Courtney was the one who made the connections at the office of the second step in the process. The school had given her a deadline for getting through Step 2 (registered), otherwise they would have to offer the job to someone else. On the day of the deadline, an employee stayed an extra hour (til 6 p.m. on a Friday) in order to finalize the registration and send a digital copy to Courtney, so that she could forward it onto the school. They were able to shorten the 4-6 week period into 5 business days of processing.
Lastly came Immigration. While it should have been the most simple, it worried us more than the others. The office was much bigger, applied much more red tape, and was dealing with many more individual cases. Somehow, we were going to have to talk them into to taking a 30-60 BUSINESS day quote into just under 8 regular days. We’d tried calling, e-mailing, and showing up in person. Nothing was working. Our application was “in the system.” We couldn’t get the name of a manager, an e-mail, or even a specific status request.
This past Monday, one week before she was due to report to work, Courtney informed her principal that we weren’t having the same success making the internal contacts we had at the previous two steps. Actually, he wasn’t available so she just left a message with the secretary at the school. For the next, two days we trying calling a couple more times. Each time getting a new voice and each time not getting anywhere. Our focus moved to hoping the school would give Courtney more time to get it worked out.
Then it just appeared! The mailman brought a simple envelope which had Courtney’s passport along with a copy of the work permit. It was totally unexpected. Later, we came to find out that the principal had called on Monday after receiving the message and pulled some strings. They ended up fast-tracking it that very day.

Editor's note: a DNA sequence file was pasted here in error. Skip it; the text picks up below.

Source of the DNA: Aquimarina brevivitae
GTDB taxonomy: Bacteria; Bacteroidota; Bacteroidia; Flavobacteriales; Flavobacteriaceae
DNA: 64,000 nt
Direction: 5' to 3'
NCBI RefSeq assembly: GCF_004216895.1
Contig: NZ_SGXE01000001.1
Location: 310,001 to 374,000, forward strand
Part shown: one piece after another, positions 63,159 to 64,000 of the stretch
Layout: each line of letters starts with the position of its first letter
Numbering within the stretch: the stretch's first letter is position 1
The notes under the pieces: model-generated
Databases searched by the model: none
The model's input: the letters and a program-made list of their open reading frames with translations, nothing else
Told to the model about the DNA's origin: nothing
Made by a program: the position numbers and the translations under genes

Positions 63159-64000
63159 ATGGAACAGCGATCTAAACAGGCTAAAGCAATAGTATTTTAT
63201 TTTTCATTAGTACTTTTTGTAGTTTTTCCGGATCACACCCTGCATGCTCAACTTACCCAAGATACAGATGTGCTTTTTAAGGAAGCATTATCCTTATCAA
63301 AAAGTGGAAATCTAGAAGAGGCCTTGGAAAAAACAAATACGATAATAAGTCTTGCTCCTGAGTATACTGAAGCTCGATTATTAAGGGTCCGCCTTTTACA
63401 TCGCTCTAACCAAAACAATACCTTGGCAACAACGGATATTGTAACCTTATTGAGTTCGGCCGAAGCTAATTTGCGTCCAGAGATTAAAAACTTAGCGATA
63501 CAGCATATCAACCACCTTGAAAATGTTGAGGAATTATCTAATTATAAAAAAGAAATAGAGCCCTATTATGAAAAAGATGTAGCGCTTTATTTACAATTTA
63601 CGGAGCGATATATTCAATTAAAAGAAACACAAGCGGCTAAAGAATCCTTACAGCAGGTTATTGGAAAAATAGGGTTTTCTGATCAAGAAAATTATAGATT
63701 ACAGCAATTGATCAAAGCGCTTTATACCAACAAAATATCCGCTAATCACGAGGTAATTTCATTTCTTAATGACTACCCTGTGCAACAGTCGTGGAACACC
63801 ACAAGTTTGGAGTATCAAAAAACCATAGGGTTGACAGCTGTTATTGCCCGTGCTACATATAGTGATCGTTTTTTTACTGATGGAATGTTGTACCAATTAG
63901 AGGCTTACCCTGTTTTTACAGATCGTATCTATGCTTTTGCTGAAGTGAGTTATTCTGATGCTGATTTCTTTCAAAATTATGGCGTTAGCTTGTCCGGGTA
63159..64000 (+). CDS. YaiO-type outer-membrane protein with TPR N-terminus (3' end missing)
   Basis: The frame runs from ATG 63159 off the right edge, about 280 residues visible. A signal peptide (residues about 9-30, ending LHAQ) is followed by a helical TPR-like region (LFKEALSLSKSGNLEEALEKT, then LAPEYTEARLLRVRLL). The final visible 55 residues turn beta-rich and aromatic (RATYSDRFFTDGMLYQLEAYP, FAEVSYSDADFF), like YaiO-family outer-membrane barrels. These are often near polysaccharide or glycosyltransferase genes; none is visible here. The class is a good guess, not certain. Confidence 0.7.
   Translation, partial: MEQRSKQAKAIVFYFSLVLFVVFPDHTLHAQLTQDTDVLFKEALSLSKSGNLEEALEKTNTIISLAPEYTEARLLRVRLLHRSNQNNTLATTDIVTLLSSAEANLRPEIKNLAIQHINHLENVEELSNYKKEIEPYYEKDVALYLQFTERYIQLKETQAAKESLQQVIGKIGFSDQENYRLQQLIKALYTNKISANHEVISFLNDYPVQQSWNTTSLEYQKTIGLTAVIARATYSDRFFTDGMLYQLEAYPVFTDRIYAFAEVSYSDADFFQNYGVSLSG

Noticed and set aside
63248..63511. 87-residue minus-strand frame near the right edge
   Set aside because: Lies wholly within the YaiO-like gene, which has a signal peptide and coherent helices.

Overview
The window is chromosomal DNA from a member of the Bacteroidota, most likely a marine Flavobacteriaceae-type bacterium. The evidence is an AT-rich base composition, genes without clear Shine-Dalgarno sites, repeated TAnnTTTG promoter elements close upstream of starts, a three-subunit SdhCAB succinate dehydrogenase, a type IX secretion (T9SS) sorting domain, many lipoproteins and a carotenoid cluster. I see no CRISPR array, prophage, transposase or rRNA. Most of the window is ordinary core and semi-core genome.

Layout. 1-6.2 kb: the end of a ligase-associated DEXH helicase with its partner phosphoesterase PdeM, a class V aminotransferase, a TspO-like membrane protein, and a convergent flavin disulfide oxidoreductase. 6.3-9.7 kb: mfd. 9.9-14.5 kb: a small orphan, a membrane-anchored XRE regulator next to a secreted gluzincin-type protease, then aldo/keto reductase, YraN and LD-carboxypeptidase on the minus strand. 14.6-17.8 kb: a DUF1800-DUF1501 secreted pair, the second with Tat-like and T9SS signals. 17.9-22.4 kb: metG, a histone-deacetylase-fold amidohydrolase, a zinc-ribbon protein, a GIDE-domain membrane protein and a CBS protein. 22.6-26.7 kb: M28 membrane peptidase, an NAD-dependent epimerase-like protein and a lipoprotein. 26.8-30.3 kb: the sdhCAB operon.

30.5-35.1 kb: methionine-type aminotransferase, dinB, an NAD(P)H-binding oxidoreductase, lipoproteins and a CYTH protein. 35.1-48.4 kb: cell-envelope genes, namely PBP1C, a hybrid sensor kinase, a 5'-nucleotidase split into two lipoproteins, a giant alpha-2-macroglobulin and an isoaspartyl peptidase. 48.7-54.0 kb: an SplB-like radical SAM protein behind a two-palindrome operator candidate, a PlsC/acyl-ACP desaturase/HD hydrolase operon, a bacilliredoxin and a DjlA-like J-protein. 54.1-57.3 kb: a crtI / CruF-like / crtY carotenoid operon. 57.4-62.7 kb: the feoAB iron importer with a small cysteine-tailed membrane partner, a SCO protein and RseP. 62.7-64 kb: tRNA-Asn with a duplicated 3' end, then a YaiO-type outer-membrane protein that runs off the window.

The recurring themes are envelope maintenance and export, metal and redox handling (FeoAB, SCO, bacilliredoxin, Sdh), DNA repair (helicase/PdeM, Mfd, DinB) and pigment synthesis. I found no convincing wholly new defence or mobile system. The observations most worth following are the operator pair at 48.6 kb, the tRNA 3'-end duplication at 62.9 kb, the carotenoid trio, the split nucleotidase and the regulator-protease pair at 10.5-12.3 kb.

I tell you all this for two reasons. First, some of you are interested in our complex little journey. We’ve had a ton of questions about it and I’ve even received e-mail from people planning their own move to New Zealand. But more importantly, I want to reinforce the old adage that it’s not what you know… but who you know.
If you really want something, don’t let red tape or “standard” guidelines intimidate you. Do your own research. If you call, e-mail, or show up in person more than once, you are ahead of 90% of the people. Learning how to show persistence without “nagging” is an invaluable skill we’ve been able to hone over the past 3 months. Even when you are forced to wait, find ways to wait aggressively.
What’s the future hold?
Well, Courtney’s initial offer runs only through December. This is to act sort of like a trial period where she can adjust to the difference in curriculum, culture, etc… Starting in November, she’ll have more details on extending it for the next 1 or 2 years (school year runs from Jan – Dec). At this point, all we know for sure is that we’ll be here through December.
As far as accommodation is concerned, our host-roommates have left on an overseas trip of their own. Since it is much cheaper for them to have us house-sit than to board their cat, we’ll be staying rent-free for the next three weeks. After that, we’ll be apartment hunting for a cheap downtown apartment. We’ve never lived in the heart of a major city, so we are looking forward to seeing how we like it. At the end of the December we’ll either make a bigger commitment to New Zealand or choose to blaze a different path in another country. We’ll see!
It’s been a wild ride for us over the last couple of months, but it looks as if we were able to accomplish our initial goal of selling everything and relocating overseas. Of course, it didn’t go anything like we expected or planned, but that’s all part of the journey. Most importantly, we’ve proved that it CAN be done. There were many more hurdles than we thought, but we found a way to jump each and every one of them.
Courtney and I are both looking forward to opening up a little bit now. Joining some local activities, trying to meet some new friends, and really examining what “normal” day-to-day life could look like here in Auckland. Obviously, the travel updates on the blog will be more rare as we enter into more of a working life here. However, if you like following our journey be sure to connect with me on Twitter (@ManVsDebt), where I provide smaller updates more frequently.
I’d be honored if you join in on the discussion below. Have you ever had a time you were forced to wait, but got great results from staying pro-active? Let me know below!